While reading through John Barclay’s article Pure grace? Paul’s distinctive Jewish theology of gift (Studia Theologica, 2014 Vol. 68, Issue 1, 4–20) in preparation for his visit to our NT seminar here at the University of Aberdeen, I ran across this great quote that pretty much sums up the task of a Biblical/Pauline scholar.

“If we can disencumber Paul of some of the accretions to his theology of grace – some of the additional perfections that now might obscure rather than illuminate its original purpose – and if we can recover and restate its primary significance, both thoroughly Jewish and thoroughly distinctive, we might find ourselves in possession of a valuable tool for social critique.” (17)

I found the phrase “some of the additional perfections” interesting as if seems (based on his argument that has led up to this statement) to really get the the heart of the methodological difference between Biblical Studies and Systematic Theology, at least the modern incarnation of these two disciplines.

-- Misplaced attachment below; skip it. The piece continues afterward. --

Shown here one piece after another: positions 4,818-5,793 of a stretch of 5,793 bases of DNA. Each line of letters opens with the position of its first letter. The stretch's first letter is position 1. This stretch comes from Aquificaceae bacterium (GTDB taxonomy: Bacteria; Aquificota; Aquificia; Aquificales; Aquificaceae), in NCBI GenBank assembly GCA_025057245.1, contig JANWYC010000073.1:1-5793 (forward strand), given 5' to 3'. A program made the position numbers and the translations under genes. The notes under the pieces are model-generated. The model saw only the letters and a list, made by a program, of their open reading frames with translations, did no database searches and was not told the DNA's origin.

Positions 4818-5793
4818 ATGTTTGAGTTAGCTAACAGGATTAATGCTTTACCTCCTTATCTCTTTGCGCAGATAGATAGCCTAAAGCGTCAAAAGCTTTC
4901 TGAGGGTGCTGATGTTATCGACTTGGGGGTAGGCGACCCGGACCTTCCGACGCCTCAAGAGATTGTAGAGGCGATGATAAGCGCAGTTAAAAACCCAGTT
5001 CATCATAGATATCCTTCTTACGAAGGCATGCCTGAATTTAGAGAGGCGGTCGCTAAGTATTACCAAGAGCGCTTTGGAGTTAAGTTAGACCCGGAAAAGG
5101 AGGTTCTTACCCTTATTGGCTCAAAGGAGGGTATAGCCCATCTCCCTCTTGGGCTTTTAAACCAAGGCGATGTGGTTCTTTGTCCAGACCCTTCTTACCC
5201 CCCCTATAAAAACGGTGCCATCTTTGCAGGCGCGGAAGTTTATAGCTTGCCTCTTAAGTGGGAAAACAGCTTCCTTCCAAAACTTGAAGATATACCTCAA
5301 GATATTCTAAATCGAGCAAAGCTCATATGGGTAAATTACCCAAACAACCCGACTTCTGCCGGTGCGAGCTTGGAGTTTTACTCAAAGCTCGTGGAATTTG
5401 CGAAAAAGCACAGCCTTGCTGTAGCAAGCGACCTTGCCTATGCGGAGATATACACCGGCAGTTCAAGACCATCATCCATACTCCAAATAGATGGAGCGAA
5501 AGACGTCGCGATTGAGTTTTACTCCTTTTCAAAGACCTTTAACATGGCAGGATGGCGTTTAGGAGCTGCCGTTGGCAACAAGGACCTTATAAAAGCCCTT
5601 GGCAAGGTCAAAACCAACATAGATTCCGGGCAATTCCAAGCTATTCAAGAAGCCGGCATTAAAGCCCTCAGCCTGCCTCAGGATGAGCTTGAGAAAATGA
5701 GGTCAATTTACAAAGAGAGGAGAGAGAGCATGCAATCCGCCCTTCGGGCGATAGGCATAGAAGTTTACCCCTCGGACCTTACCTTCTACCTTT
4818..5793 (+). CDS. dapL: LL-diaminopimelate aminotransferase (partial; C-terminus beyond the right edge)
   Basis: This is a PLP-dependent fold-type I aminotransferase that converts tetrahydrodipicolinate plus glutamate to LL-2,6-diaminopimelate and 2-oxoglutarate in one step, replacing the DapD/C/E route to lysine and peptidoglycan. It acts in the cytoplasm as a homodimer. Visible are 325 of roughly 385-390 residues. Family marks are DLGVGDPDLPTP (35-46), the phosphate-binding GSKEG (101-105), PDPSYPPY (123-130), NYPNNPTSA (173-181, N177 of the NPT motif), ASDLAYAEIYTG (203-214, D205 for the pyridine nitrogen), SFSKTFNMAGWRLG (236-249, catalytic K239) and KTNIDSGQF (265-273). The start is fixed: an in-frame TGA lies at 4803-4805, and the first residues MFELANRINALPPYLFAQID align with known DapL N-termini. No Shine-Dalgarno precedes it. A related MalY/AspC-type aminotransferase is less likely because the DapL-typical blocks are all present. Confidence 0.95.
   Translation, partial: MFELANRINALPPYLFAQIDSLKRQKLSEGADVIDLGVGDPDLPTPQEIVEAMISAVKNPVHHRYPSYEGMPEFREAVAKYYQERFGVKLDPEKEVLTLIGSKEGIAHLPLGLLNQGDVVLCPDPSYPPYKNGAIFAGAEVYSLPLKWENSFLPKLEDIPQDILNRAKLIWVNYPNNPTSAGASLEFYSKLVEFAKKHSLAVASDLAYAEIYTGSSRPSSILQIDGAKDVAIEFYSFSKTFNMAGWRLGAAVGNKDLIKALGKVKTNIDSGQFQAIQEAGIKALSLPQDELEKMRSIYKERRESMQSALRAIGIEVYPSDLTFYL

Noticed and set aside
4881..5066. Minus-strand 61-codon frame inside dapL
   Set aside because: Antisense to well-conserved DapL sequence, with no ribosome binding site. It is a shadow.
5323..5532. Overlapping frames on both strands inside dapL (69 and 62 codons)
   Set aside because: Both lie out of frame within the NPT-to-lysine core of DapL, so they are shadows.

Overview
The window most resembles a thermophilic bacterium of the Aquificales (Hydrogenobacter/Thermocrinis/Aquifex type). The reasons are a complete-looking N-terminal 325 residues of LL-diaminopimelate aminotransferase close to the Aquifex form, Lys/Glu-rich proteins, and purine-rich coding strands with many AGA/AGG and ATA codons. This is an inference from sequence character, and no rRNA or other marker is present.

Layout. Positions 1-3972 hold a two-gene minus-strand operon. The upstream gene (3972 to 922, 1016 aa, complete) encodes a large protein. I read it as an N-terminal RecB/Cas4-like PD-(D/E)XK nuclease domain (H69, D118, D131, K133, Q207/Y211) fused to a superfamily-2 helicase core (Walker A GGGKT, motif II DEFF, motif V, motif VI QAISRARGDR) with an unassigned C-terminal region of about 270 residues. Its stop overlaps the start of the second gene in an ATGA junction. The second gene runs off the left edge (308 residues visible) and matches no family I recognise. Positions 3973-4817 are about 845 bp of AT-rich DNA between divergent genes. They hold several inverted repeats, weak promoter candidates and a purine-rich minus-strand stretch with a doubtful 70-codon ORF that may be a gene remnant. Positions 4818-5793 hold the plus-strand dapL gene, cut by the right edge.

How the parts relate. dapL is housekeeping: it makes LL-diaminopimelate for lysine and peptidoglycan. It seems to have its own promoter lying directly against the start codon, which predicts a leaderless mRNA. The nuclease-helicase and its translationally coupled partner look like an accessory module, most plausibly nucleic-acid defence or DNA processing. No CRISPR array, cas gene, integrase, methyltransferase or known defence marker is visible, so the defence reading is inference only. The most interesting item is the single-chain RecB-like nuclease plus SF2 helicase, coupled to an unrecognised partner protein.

The discipline of Systematic Theology, especially its evangelical strain, seems to place a high value on theological concepts that have developed over time within the Church context as guided by the Holy Spirt. The discipline of Biblical Studies, especially its evangelical strain, seeks to look at the biblical text in its historical and sociological context, attempting to understand the author’s original intent behind the words to his audience. Neither discipline, as far as I am concerned, should be content with these introductory tasks or what could be held as stringent methodological constraints. In short, neither one is more “right” or “scholarly.”

Sadly, there appears to be a distinct methodological arrogance on both sides, the very antithesis of the setting in which discussion between these two disciplines should be taking place, the university. The solution, or a least an introduction to the solution, should be interdisciplinary communication, a communication that strives to value the seemingly opposite methodological approach. Who knows, we may even be pleasantly surprised and find out that we have more in common than we originally thought!

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